If this is democracy, Iraqis are right to violently reject it; in fact, Tom Paine doesn't have to turn over in his grave, for this is democracy like a high school production of Guys n Dolls is Broadway. The vaunted elections, as we know, were contrived in the spirit of clubhouse farce. They were held, remember, as soon as the constitution was illegally approved. The illegality stemmed from the very rules adopted to govern the process. The elections consisted of the presentation of party names to the Iraqis, with the keebosh put on campaigning on such issues as ending the occupation. The result of the election of vague party tickets was a shuffling of dupes and strawmen at the top, the better to direct the grift. Maliki, the ersatz leader of Iraq, can’t even apparently order the American troops to stop building a concrete wall in his own capital city; meanwhile the Americans are told by their embedded newsjocks that the GI name is so jokey, “gated community”, that it naturally becomes headline fodder. Pity, a name like sealing off the Sunni scum, or Sunni untermenschen imprisoned, awaiting final solution didn’t creep into the American journalistic parlance. The wall provides this wonderful message to the Sunni: resist or die.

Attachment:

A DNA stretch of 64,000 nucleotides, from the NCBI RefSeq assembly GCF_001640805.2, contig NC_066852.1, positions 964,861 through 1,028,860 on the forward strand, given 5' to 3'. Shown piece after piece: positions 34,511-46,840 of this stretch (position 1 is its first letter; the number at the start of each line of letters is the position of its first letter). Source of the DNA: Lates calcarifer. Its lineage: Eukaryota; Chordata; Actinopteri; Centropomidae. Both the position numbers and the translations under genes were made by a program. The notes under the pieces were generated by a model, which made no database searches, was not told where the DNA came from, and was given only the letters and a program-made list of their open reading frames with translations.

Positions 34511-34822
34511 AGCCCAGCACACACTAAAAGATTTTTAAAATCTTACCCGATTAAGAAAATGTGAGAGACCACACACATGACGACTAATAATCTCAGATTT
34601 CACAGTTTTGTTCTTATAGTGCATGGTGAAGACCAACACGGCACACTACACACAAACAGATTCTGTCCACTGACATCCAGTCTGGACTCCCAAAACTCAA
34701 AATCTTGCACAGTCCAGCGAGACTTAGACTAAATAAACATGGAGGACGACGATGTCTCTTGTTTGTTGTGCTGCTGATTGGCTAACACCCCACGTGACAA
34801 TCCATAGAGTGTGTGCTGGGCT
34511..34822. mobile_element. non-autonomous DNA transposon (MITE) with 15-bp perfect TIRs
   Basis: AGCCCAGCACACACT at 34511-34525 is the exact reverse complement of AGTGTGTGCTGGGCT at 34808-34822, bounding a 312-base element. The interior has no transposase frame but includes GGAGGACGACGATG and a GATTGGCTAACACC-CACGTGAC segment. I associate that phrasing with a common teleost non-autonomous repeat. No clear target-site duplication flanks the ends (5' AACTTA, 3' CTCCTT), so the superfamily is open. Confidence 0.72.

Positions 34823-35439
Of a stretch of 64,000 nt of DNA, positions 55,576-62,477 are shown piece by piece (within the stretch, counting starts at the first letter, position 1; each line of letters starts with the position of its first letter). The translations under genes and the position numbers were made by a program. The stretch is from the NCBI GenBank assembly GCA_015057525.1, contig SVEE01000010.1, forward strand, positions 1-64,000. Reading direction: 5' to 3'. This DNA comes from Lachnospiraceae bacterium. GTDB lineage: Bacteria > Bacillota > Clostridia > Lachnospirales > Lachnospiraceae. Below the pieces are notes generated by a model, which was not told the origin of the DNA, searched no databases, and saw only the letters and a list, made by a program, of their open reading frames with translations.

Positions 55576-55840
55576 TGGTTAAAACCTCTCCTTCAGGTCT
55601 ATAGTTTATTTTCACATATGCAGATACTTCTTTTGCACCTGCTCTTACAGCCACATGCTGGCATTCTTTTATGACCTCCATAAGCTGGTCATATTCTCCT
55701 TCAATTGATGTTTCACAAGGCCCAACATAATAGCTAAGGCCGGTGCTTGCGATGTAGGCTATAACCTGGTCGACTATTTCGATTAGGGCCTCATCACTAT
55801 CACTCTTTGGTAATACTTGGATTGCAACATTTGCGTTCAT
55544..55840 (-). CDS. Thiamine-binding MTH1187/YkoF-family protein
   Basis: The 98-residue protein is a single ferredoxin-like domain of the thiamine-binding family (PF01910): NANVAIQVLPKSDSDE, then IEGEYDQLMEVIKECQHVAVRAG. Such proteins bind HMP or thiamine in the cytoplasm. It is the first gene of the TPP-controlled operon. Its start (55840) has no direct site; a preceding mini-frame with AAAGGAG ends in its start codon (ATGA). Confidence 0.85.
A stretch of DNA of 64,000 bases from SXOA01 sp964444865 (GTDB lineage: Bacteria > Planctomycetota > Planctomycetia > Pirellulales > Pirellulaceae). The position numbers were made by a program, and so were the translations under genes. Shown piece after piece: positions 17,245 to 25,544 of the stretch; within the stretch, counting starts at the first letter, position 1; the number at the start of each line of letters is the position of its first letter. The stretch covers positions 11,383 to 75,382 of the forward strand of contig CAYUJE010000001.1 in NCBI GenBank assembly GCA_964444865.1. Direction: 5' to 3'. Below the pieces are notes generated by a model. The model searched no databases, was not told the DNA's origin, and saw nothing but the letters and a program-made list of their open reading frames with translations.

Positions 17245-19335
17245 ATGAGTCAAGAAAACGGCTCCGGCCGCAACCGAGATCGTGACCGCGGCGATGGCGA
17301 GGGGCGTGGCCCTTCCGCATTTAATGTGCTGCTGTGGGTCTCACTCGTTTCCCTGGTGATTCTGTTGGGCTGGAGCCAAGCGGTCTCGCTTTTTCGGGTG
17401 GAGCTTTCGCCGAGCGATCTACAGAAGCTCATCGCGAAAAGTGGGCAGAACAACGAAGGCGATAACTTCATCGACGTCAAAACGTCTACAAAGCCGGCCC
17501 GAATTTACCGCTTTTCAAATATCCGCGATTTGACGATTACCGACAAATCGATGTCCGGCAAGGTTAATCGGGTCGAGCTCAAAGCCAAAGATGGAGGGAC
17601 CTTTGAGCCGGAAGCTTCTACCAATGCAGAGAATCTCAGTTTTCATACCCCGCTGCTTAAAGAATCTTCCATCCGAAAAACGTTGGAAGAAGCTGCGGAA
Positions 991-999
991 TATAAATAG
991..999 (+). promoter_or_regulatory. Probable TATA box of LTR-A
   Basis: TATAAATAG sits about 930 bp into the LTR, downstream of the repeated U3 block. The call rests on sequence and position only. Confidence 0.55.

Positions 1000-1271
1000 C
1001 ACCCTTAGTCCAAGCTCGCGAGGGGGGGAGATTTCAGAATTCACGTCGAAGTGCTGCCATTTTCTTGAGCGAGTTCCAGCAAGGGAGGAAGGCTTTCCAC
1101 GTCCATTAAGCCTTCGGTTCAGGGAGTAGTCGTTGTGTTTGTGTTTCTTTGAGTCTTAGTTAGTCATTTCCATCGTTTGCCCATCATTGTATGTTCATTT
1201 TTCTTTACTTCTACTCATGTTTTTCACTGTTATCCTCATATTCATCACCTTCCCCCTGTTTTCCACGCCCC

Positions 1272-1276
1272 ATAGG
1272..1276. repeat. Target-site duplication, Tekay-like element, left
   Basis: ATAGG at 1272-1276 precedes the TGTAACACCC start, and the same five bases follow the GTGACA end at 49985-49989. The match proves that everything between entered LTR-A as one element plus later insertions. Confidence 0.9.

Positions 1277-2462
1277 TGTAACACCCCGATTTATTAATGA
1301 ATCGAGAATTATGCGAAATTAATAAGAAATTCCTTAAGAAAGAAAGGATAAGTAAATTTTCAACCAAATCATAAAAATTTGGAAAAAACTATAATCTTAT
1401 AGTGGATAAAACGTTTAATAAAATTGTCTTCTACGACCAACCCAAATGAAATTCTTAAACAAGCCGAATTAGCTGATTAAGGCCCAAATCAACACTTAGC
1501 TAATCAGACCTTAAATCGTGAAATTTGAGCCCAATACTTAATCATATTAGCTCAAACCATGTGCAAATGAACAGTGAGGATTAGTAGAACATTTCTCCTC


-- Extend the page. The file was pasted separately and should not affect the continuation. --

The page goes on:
In late November, 2004, as LI pointed out at the time, the assault on Fallujah basically magnified and helped create violent tensions between the Sunni and the Shiite. It was supposed to. There is no doubt that the internicene war going on in Iraq at the moment, in which lamblike America is ‘in the middle’, got its start when lamblike America engaged in razing Fallujah, importing death squad tactics from the old days in El Salvador. Lamblike America did what it could to ensure that the political leadership of the Shi’a – a group idiot D.C. warmongers thought were in the warmonger pocket, save for the ever arrestable Muqtada Sadr – was give the green light to trample on the Sunnis. It was a tension in Iraq that had not resulted in civil war in eighty years, even as Saddam persecuted Shi’a religious leaders – but that the Americans put their fuckin boots on it with all their might, being occupiers with little knowledge of the country they occupied, and of course being led by the Bush gang.

1 comment:

northanger said...

freakouts & christian nationalism. CN was (still is) what the early civil rights movement was dealing with. it's always been there. imho, the unintended consequences of the christian right & the war on terror leaves us more vulnerable internally/externally. essentially, the Bush-Cheney game plan did not change after 9/11 — they just appended stuff to it.

btw, Jessica Lynch & the Tillman family testified before the House today. when someone walks away from a lucrative sports contract to serve & protect their country, that's a 180°. the Bush administration never had that type of commitment to this country.